"I think there's a clear understanding now that Iran must satisfy the concerns that have been expressed by the international community by the time of the November meeting," Powell said.

If Iran doesn't cooperate, he said "there will be every reason at that point to send the matter on to the Security Council."

For the time being, Powell said, the United States is relying on diplomacy "to stop this movement on the part of the Iranians toward a nuclear weapon.""

The New York Times > Washington > Diplomatic Memo: Bush Aides Divided on Confronting Iran Over A-Bomb

The New York Times > Washington > Diplomatic Memo: Bush Aides Divided on Confronting Iran Over A-Bomb: "Bush Aides Divided on Confronting Iran Over A-Bomb

Published: September 21, 2004

ASHINGTON, Sept. 20 - At a time when the violent insurgency in Iraq is vexing the Bush administration and stirring worries among Americans, events may be propelling the United States into yet another confrontation, this time with Iran. The issues have an almost eerie familiarity, evoking the warnings and threats that led to the war to overthrow Saddam Hussein, and stirring an equally passionate debate.


Like Iraq in its final years under Saddam Hussein, Iran is believed by experts to be on the verge of developing a nuclear bomb. In Iraq, that proved to be untrue, though this time the consensus is much stronger among Western experts.

In addition, as with Iraq, administration officials have said recently that Iran is supporting insurgencies and terrorism in other countries. Recently, top administration officials have accused the Tehran government of backing the rebels in Iraq, something that officials fear could increase if Iran is pressed too hard on its nuclear program.

A parallel concern in Washington is Iran's continued backing of Hezbollah, the Lebanese Shiite group that the administration and the Israeli government say is channeling aid to groups attacking Israeli civilians. Israel also warns that Iran's nuclear program will reach a "point of no return" next year, after which it will be able to make a bomb without any outside assistance.

The Bush administration has yet to forge a clear strategy on how to deal with Iran, partly because of a lack of attractive options and partly because there is a debate under way between hard-liners and advocates of diplomatic engagement. But in another similarity with the Iraq situation before the war, Washington is in considerable disagreement with key allies over how to handle the threat.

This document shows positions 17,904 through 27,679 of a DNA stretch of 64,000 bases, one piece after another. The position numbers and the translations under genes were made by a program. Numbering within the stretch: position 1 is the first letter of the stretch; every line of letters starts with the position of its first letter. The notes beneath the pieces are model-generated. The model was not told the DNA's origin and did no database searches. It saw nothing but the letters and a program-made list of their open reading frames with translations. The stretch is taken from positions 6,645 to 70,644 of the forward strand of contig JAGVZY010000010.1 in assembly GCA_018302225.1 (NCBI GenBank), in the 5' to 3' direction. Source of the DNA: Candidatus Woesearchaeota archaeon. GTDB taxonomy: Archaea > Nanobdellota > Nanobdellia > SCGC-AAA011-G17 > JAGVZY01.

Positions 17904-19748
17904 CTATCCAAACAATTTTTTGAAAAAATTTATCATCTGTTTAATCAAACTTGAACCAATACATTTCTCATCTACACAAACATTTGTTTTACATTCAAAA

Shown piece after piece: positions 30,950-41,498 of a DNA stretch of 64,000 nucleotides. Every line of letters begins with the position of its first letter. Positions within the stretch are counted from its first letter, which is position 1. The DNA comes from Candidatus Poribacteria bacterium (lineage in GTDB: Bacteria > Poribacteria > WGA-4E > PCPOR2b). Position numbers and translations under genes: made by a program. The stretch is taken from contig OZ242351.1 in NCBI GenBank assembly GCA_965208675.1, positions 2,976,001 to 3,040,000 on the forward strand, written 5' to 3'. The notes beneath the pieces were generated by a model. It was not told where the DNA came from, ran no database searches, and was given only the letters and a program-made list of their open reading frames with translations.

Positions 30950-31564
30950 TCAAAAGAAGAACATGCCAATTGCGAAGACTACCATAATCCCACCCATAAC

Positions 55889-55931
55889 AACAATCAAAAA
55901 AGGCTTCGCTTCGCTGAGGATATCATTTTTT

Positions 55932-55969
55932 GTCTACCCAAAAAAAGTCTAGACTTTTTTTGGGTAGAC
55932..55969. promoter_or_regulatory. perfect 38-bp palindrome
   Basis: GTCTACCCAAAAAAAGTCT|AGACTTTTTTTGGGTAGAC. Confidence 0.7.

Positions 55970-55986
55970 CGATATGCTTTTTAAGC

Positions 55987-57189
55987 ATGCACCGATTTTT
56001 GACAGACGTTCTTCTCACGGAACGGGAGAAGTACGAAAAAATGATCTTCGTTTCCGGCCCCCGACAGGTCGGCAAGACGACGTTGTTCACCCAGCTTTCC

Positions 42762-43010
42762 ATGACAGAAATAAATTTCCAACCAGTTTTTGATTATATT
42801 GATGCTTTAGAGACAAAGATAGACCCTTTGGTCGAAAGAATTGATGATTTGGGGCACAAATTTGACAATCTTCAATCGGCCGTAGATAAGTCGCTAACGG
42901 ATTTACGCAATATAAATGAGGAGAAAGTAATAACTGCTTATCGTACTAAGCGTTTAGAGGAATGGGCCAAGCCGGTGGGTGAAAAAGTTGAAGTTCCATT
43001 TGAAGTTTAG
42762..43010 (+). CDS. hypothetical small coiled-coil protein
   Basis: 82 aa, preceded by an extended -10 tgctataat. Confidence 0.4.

Britain, France and Germany say Iran's nuclear program is unacceptable, but they also warn that a confrontation could backfire and that incentives as well as punishments need to be presented to Tehran. Threatening sanctions - a cutoff in oil purchases, for example - is not viewed as credible or likely to get much support, they say.

European views cannot be dismissed, especially after the discord over Iraq, administration officials say. Last weekend, under European pressure, the United States agreed to defer its demand that the International Atomic Energy Agency immediately refer Iran's noncooperation on nuclear issues to the United Nations Security Council, where sanctions might be considered.Instead, Iran was given two more months to show that it was cooperating.

Still, even Secretary of State Colin L. Powell, the leading advocate of diplomacy in Mr. Bush's inner circle, cites a gathering threat from Iran.

"Diplomacy does not mean failure to look in the lion's mouth," Mr. Powell said in a recent interview. "Diplomacy doesn't mean pretending something isn't there when it's there. The Iranians have a nuclear weapons program, and I keep telling everybody it is the responsibility of the international community to apply all the pressure we can."

With Iran policy in a state of flux, there is a drive among conservatives to reach out to Iranian dissidents and exiles seeking to overthrow the government, much as efforts were made with Iraqis in the 1990's. Senator Rick Santorum, a Pennsylvania Republican, is sponsoring legislation favoring "regime change," with what some say is the tacit backing of administration conservatives.

Last year, when it was trying to reach out to Tehran for cooperation on Iraq, the administration stated that it did not support regime change in Iran, though President Bush also spoke out in favor of greater democracy there.

Administration officials say that there was an internal debate last year but that the idea of giving aid to dissidents who might try to overthrow the Iranian government had been dropped for lack of any credible groups to support.

Yet the cause of regime change in Iran is expected to be revived if President Bush is re-elected, administration officials say. Leading the charge is John R. Bolton, the under secretary of state for nonproliferation, who gave a speech last month saying that Iran's conduct did not "bode well for the success of a negotiated approach to dealing with this issue." A colleague called him "the self-appointed tip of the spear" in the discussions."